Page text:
Mayor Larry Bryant of Forrest City said: “It should be a no-brainer to expand Medicaid in Arkansas with all the poor people we have.” Bryant said that if Medicaid expansion does not pass it would be a case where “politics has gotten in the way of what’s best for the state. Squeezing pennies today will cost us more in the future.”

Kevin Smith, former state senator and aide to former US Sen. Dale Bumpers and then Gov. Bill Clinton, now a businessman in Helena-West Helena in Phillips County, Arkansas, said: “It’s highly important for our people in Phillips County and the Delta in general to pass Medicaid expansion. I salute the legislature and Gov. Beebe for being able to come together in one of the smartest approaches in the country.”

Other states are looking at the Arkansas plan with great interest. For example, Dr. Martha Ellen Black, executive director of the Susanna Wesley Family Center in southeast Missouri said: “Many of us in Missouri who are trying to come up with a compromise proposal to expand Medicaid in our state are looking with great interest at the private option that Gov. Beebe and the legislature are working on in Arkansas. We are hoping Gov. Jay Nixon (D-Mo) can work with legislators of both parties in our state like Gov. Beebe and the legislature appear to be doing in Arkansas.”

Arkansas’ plan to provide government-funded private health insurance to 250,000 low-income Arkansans through the Medicaid program is informally referred to as “the private option.” US Health and Human Services Secretary Kathleen Sebelius gave oral approval in late February for the federal government to pay premiums for private insurance companies to provid coverage to about 250,000 of the state’s poorest residents. A recent memorandum from HHS stated that Arkansas has initiated discussions about possible premium assistance.

An executive of Arkansas’ largest insurance company said the poorest rural counties will not be left without coverage. Cal Kellogg, senior vice president and chief strategy officer for Arkansas Blue Cross and Blue Shield, has said that all areas of the state should be covered by the state’s health insurance exchange.

Medicaid would pay full premiums for the expansion group, and people earning slightly more than that group would be heavily subsidized by the federal government. Those payments would make poor areas looked upon favorably to carriers that otherwise might have have avoided them due to concerns of having unpaid premiums and bills.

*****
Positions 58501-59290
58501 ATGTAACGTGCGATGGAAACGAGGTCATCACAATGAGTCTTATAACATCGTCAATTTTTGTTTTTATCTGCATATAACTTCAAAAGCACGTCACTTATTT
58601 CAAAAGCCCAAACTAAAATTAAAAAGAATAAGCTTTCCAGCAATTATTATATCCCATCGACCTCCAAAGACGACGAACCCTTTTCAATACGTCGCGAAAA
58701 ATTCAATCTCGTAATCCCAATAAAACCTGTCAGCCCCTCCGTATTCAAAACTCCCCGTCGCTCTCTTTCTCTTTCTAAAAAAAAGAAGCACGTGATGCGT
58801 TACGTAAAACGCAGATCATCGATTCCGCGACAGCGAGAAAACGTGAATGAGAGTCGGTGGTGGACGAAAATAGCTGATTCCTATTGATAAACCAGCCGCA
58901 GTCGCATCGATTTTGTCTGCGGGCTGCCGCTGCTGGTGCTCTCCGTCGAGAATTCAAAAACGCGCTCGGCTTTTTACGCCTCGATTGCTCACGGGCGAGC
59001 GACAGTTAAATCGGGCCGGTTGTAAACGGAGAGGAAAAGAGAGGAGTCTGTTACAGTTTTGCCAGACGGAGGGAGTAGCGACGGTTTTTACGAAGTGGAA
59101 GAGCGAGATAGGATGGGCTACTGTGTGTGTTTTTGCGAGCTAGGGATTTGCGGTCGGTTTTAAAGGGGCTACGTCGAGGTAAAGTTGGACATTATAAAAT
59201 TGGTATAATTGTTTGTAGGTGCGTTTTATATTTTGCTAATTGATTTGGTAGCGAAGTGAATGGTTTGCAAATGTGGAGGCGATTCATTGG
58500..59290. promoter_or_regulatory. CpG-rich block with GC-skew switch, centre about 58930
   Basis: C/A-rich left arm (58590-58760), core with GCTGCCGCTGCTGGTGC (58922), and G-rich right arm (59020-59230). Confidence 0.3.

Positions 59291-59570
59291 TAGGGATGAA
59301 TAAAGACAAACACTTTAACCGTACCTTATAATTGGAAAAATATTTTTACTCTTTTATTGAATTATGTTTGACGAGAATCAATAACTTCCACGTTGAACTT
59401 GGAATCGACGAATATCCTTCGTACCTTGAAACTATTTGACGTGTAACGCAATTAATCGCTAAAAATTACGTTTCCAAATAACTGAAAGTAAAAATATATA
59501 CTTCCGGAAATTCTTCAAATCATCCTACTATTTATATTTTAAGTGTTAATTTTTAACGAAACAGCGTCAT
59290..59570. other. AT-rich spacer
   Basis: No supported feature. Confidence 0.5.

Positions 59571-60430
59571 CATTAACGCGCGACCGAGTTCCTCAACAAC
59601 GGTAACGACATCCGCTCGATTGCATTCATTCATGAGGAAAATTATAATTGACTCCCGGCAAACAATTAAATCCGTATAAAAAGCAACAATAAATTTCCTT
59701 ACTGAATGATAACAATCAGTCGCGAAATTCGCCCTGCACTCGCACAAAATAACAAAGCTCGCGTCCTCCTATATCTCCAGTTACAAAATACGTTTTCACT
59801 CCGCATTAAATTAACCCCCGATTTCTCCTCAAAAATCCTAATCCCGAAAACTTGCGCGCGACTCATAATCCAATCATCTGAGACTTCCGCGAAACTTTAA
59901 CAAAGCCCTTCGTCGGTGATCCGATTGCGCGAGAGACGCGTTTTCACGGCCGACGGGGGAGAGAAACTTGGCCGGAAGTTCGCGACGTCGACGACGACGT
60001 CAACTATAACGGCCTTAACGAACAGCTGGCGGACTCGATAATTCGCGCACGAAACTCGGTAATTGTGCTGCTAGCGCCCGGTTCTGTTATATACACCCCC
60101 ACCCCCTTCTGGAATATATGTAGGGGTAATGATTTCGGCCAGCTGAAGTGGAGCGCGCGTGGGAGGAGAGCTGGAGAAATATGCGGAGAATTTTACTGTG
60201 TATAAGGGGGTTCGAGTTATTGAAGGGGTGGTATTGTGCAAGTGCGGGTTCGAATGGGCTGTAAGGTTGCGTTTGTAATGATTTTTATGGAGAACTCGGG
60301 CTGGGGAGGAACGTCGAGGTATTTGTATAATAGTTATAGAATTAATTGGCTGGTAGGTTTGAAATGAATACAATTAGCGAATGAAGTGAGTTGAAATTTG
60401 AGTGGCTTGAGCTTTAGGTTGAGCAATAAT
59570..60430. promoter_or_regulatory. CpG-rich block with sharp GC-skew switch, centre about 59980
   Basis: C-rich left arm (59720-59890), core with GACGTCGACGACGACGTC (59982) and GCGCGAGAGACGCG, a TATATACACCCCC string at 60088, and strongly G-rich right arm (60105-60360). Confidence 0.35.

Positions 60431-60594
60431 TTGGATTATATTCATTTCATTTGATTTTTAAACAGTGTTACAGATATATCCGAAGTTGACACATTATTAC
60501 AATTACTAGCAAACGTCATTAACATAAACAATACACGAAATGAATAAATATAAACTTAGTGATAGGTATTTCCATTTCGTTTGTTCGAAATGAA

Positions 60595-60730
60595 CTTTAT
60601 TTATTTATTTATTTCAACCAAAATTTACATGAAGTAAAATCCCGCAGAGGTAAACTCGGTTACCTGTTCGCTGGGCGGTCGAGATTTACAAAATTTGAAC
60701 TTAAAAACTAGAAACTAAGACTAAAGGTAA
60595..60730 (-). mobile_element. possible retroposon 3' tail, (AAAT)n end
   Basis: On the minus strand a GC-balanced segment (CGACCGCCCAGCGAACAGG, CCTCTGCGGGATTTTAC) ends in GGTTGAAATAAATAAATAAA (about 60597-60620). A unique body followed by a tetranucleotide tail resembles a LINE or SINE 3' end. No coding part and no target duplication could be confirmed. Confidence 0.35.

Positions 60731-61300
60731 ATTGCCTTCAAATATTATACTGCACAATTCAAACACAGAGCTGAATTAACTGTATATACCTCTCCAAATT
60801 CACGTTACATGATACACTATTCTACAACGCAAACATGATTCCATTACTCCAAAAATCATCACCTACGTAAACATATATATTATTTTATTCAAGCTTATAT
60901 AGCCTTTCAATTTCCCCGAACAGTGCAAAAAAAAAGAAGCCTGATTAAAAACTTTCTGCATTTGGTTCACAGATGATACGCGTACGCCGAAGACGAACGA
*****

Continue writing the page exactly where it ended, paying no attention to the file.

The Arkansas Chamber of Commerce/Associated Industries of Arkansas president said that his organization supported the Arkansas Medicaid expansion plan, saying that by increasing enrollment in the private insurance market and encouraging competition in the health insurance market, more Arkansans would get health care coverage and eventually costs would be lowered for those services.

In July, 2012, the US Supreme Court struck down a provision o the 2010 federal Patient Protection and Affordable Care Act and allowed states to choose whether to extend Medicaid access to people making up to 138 percent of the federal poverty level, or $15,145 annually for an indivdual. The Act calls for states to set up private insurance marketplaces called exchanges where people can pick their own plan.


Please make out the $125 check for one person or $75 check each if you can get together a group to “Delta Caucus” and mail to:

Delta Caucus

5030 Purslane Place

Waldorf, MD 20601

Registration fees go up to $150 starting on April 18. It creates logistical problems for the conference if the registration fees come in right before or at the time of the conference.

The group hotel deadline to get the reduced group rate is also April 17. Please call the Comfort Inn & Suites at 501-687-7700 and say you are with the Delta Caucus to get the group rate for May 2 and 3. Many people just stay on the evening of May 2, check out the next morning and store their luggage at the hotel and pick it up after the conference ends on Friday afternoon, May 3.

Our funding comes from either sponsorships or registrations. Thanks a million to lead sponsor Fed Ex Express, major co-sponsors Heifer International, National Housing Assistance Council, City of Sikeston, Missouri and other southeast Missouri grassroots partners, Blytheville-Gosnell Regional Airport Authority, Mississippi County AR Economic Opportunity Commission, Susanna Wesley Family Learning Center in southeast Missouri and other partners. We will provide a complete list of sponsors when they are received.